Hiring In 2015 Is Hard

More than a year ago we lost a good engineer to a new opportunity. I knew that engineer would be hard to replace, but I did not expect to still be trying to hire a replacement a year later. I haven’t seen this sort of tight market for developers since the height of the dotcom boom more than 15 years ago.

We’ve had trouble at multiple stages in the recruiting process. We’ve had trouble getting a good funnel, we simply don’t have many candidates. We have a robust interviewing process for Sacramento, but probably simpler than the process many Bay area startups use. And more and more we’ve had people decide to turn us down before and even after offers. One person simply emailed us to let us know just before an interview that “it wouldn’t be in either of our best interests” to conduct the final interview. Others have let us know that our business just doesn’t have enough of world changing mission.

I’ve also seen more candidates describing themselves as architects. Almost all of them have turned out to be more in the range of mid-level developers. There was a similar overstating of skills when the last dotcom started sucking up anyone who could spell HTML.

I don’t have any solutions to our year long hiring failure, but it’s time for us to try something different.

2 responses to “Hiring In 2015 Is Hard”

  1. Ben says:

    I’ve been going through the same thing in the Twin Cities. The market is very tight right now and a lot of companies in our area are bringing Dev and IT back in house or just rapidly expanding. It’s a good time to be a recent CS grad.

    What has worked well for me is to find a good, local development-focused recruiter. Our guy is a one-man shop and he’s been very successful in bringing us folks when our in-house searches don’t work.

    Good luck!

  2. Dave says:

    I feel your pain, even from the distant employment market of Montreal, Canada. Hiring is also very hard here, there’s way too many opportunities flooding the market for the number of available candidates, and candidates aim for the best possible opportunities. To get good candidates interested, you need to be on the top of the ‘food chain’ and that requires employers to raise the bar on every front. Convincing candidates that an opportunity will be challenging, rewarding and pay well is difficult to say the least.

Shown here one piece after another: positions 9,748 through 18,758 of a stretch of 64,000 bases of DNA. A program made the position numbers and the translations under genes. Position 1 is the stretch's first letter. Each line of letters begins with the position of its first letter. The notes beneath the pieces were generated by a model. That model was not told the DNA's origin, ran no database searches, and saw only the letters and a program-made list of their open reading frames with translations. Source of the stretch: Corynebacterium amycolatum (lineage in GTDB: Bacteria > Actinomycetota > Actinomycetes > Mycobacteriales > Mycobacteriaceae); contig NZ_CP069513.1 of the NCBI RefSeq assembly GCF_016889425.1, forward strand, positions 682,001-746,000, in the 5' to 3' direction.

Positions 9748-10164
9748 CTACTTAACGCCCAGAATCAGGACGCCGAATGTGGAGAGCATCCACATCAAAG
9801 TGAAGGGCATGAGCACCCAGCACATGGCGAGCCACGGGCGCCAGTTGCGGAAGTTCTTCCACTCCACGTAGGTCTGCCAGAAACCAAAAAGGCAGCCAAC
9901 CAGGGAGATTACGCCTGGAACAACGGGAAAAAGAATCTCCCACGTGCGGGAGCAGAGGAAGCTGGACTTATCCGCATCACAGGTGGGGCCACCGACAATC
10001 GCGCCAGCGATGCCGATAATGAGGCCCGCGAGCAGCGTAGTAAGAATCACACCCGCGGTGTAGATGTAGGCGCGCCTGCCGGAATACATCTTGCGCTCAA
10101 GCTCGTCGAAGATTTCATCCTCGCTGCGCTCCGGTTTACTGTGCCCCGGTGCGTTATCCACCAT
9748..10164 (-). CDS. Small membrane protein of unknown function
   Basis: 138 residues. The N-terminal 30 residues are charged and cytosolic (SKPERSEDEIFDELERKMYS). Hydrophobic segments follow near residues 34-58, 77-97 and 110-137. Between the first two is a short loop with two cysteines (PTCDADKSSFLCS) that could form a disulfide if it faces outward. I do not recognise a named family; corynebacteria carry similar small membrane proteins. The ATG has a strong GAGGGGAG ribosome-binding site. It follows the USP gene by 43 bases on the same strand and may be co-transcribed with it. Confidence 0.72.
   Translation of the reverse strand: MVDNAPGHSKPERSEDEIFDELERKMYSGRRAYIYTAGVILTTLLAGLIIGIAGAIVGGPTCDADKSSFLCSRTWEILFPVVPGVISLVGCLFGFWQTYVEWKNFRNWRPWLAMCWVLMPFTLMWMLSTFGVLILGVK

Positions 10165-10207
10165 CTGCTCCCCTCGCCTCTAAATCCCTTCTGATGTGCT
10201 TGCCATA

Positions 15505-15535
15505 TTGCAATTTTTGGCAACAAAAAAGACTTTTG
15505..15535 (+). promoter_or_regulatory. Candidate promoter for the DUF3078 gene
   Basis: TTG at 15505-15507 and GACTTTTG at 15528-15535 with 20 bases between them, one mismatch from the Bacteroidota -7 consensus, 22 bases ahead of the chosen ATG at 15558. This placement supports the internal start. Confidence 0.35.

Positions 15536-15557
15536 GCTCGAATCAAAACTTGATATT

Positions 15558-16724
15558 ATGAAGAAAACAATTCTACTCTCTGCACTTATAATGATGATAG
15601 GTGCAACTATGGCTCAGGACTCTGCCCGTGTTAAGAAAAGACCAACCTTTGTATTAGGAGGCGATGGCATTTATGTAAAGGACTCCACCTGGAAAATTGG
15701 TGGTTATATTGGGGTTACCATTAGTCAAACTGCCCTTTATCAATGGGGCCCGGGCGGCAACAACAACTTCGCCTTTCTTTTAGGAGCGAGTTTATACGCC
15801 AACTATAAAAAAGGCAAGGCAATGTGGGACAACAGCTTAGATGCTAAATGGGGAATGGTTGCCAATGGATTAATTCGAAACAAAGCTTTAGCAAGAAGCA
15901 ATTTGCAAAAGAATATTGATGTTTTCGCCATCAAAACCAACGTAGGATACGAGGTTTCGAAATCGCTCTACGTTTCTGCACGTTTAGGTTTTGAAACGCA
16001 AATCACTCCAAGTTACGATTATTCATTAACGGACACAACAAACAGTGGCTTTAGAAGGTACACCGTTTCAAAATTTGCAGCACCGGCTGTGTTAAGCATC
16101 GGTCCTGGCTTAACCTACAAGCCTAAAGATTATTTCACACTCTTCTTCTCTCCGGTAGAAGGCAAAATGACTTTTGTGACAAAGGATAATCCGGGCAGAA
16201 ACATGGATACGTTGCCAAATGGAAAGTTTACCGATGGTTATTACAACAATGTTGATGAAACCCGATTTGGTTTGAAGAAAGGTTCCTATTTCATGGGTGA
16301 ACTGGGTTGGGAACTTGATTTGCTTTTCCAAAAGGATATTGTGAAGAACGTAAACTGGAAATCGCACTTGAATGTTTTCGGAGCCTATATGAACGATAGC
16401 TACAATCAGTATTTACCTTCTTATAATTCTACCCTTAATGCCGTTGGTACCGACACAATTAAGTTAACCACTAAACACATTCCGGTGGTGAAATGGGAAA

Another issue in finding good people is, like you said, many candidates perceive themselves as top-level when they are in fact just about average. This makes the hiring process very time consuming.

    Even aiming for newly graduates is hard because there’s a shortage of graduates compared to the demand. The IT employment market has felt like a roller coaster in the last 20 years or so. When there’s a shortage of offers (employees) on the IT market, employment conditions tend to raise, then academic counsellors start orienting graduates towards IT (this happened just before y2k). This eventually floods the market creating imbalance in the opposite direction (post y2k: 2005-2010). Eventually, employment conditions are not that attractive anymore so academic counsellors stop selling IT to students. This in turn reverses the imbalance, leaving the market with a shortage of employees – we’re probably in that phase right now. Academic counsellors are probably selling back software again to students due to the current employment conditions that are definitely in the employees’ favour. Until these students graduate and flood the market again, we’re left in an imbalance that is in the favour of employees.

    Interestingly, the offer (the number of jobs available on the market) never stops increasing, and in fact should increase at an even greater pace once the boomers really start retiring…

    Good times to be in the software development market 🙂